The Potanin Glacier
The Potanin Glacier is a glacier found within the Altai Tavan Bogd national park area, one of around 35 glaciers in the region.
The Potanin Glacier is the largest amongst the glaciers found in the park estimated to be approximately 20 – 14 kilometres long and 2.5 kilometres at its widest point.
The Glacier descends to an elevation of 2,900metres huge moraines surround its base. Water from its melting ice flows runs down into the Khovd River basin.
The Potanin Glacier lays within the protected area of the Altai Tavan Bogd national park.
The national park encompasses a large section of the Mongolian Altai Mountain Range which stretches across the south-west part of the country.
The highest point in the mountain range is the Tavan Bogd peak from which the Glacier draws much of its source material.
The Russian botanist Vasilii Vasil'evich Sapozhnikov discovered the Glacier in 1905 whom in turn was to name it after the Victorian-era explorer Grigory Potanin.
A famed explorer Potanin was also an accomplished ethnographer and natural historian. As well as his research, Potanin also campaigned for Siberian independence from Russia, earning him five years in a gulag.
Potanin had been one of the first to map and traverse these inhospitable regions leading expeditions across Mongolia and the Altai mountains in 1876.
If unpaved, bumpy and none existent roads are not for you don't go!
A 4WD vehicle is a must along with an experienced driver who knows the area. There is usually snow present until the end of May. The best times to visit is from June through to September.
Outside the summer months, do expect Avalanches, heavy snowfalls and landslides to occur at any time. During the summertime temperatures can still reach 0c, and snow may fall in the upper reaches, so be prepared. The summer months can cause a few problems. As it is also the rainy season, sudden heavy rains can cause the white river to burst its banks, making the road become mud-soaked and challenging to traverse.
If visiting just the Glacier, we would recommend a four-day visit, although three days is possible, it raises some driving-related safety issues. The drive to the national park entrance from Ölgii city will take around 6-9 hours depending on the weather conditions.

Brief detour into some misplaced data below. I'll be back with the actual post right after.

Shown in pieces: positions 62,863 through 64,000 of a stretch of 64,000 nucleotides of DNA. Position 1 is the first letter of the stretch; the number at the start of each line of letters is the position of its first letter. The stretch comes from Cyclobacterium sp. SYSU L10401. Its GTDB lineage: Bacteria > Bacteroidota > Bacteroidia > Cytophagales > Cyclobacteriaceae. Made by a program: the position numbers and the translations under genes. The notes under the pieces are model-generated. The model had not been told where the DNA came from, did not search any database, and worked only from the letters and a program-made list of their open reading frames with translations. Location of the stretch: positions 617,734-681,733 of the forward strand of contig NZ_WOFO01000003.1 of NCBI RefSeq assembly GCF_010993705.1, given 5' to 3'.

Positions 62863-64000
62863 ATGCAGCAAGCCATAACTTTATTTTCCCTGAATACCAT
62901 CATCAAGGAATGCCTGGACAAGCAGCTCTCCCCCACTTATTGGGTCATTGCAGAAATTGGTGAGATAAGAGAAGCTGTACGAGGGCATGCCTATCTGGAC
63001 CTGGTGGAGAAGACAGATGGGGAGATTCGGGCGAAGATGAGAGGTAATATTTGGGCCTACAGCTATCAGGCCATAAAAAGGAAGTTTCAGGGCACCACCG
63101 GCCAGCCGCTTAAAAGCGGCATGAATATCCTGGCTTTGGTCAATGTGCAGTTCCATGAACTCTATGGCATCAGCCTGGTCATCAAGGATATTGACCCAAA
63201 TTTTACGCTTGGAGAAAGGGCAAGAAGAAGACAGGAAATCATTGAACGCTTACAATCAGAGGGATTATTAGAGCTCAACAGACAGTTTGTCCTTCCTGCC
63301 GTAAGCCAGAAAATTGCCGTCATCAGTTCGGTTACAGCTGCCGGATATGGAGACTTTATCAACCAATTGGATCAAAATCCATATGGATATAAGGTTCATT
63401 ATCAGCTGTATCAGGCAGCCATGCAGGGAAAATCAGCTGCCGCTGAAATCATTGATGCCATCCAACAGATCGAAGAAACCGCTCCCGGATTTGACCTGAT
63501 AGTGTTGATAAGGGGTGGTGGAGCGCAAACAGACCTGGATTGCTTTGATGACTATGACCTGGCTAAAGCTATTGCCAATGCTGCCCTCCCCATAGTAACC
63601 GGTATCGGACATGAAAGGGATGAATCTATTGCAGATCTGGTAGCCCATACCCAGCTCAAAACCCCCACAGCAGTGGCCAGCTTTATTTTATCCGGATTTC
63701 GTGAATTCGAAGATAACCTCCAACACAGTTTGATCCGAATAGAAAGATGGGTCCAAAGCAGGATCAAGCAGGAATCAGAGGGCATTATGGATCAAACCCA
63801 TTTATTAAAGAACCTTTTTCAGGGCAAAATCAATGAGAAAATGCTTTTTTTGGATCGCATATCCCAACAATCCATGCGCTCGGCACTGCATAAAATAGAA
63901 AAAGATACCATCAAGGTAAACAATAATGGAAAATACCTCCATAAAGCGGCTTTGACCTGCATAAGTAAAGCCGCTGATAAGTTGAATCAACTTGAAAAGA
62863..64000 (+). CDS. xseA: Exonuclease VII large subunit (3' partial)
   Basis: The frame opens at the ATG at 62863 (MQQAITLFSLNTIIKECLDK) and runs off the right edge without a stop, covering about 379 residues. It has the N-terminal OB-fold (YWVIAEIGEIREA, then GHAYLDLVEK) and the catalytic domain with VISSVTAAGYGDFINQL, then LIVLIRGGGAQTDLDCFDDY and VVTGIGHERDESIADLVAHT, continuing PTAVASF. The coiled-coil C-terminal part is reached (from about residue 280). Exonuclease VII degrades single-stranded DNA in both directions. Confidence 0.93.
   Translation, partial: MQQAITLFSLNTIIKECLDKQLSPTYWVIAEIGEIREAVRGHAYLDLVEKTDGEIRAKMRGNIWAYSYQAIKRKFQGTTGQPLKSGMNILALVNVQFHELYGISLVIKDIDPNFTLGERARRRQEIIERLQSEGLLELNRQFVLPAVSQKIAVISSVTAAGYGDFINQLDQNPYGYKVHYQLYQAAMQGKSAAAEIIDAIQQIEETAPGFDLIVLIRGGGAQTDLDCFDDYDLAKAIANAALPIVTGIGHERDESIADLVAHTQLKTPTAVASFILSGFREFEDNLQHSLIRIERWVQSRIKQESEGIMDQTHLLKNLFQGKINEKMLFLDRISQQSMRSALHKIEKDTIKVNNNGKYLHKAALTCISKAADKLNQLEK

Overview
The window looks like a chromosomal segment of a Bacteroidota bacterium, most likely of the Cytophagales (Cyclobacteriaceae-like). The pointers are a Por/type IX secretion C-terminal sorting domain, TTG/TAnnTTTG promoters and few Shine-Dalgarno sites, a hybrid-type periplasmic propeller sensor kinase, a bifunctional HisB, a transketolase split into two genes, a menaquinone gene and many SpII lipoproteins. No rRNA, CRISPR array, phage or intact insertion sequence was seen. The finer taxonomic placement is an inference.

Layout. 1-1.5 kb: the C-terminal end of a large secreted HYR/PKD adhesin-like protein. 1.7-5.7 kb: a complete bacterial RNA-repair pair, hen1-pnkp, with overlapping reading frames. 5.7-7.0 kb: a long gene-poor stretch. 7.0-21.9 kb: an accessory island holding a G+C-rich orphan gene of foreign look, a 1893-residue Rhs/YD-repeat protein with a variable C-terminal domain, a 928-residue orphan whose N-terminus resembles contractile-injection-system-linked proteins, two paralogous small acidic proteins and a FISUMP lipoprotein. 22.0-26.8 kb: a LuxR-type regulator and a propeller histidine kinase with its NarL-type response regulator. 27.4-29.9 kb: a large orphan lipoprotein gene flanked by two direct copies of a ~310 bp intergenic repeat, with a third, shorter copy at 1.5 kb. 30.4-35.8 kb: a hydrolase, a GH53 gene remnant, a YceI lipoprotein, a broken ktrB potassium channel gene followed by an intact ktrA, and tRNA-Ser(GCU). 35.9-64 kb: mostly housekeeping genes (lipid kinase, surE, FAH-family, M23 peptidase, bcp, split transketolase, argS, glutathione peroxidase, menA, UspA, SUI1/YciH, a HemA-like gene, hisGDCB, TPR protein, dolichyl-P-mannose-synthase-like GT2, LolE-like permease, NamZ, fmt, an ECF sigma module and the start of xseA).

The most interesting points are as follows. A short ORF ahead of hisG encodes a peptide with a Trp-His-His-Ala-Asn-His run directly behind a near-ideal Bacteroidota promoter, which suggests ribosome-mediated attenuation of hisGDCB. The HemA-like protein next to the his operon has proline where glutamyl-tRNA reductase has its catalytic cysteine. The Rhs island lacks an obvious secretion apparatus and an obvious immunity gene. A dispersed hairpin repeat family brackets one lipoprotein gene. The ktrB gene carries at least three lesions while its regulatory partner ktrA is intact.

Once at the park entrance, you can camp or stay with one of the Tuvan families. The following morning depart at dawn to allow the afternoon for glacier exploration. The aim is to make it to base camp which is around a six hours walk uphill or three hours by horse.
Base camp is where you will need to camp for the second night, from here people also venture further aiming to climb the nearby Tavan Bogd mountains.
For Glacier explorers, it means an adventurous walk over the moraines which are a lot bigger when you come to climb them.
It will take around one to two hours to the Glacier and back. Standing at the edge of the Glacier is a truly awe-inspiring moment as you can hear the noise it makes craking and moving. In some locations, one can even hear the tremendous roar of the deep under-ice rivers.
It is possible to walk on the Glacier, but this must only be done with a very experienced guide as the Glacier is pitted with cracks and deep underground rivers.
After staying overnight its back downhill to the park entrance as the journey back will take around four hours hiking.
We would recommend camping halfway between the park and Ölgii city to rest the driver.
We would recommend a visit soon as with many other glaciers around the world, the Potanin Glacier is slowly decreasing in size.
It is estimated that over a 6-year period the Glacier has retreated by about 90 metres. As we have explained above a visit during the summer months June to September is best using excellent guides, drivers and back up team.
The area will better when visited as part of a more significant tour encompassing the whole region.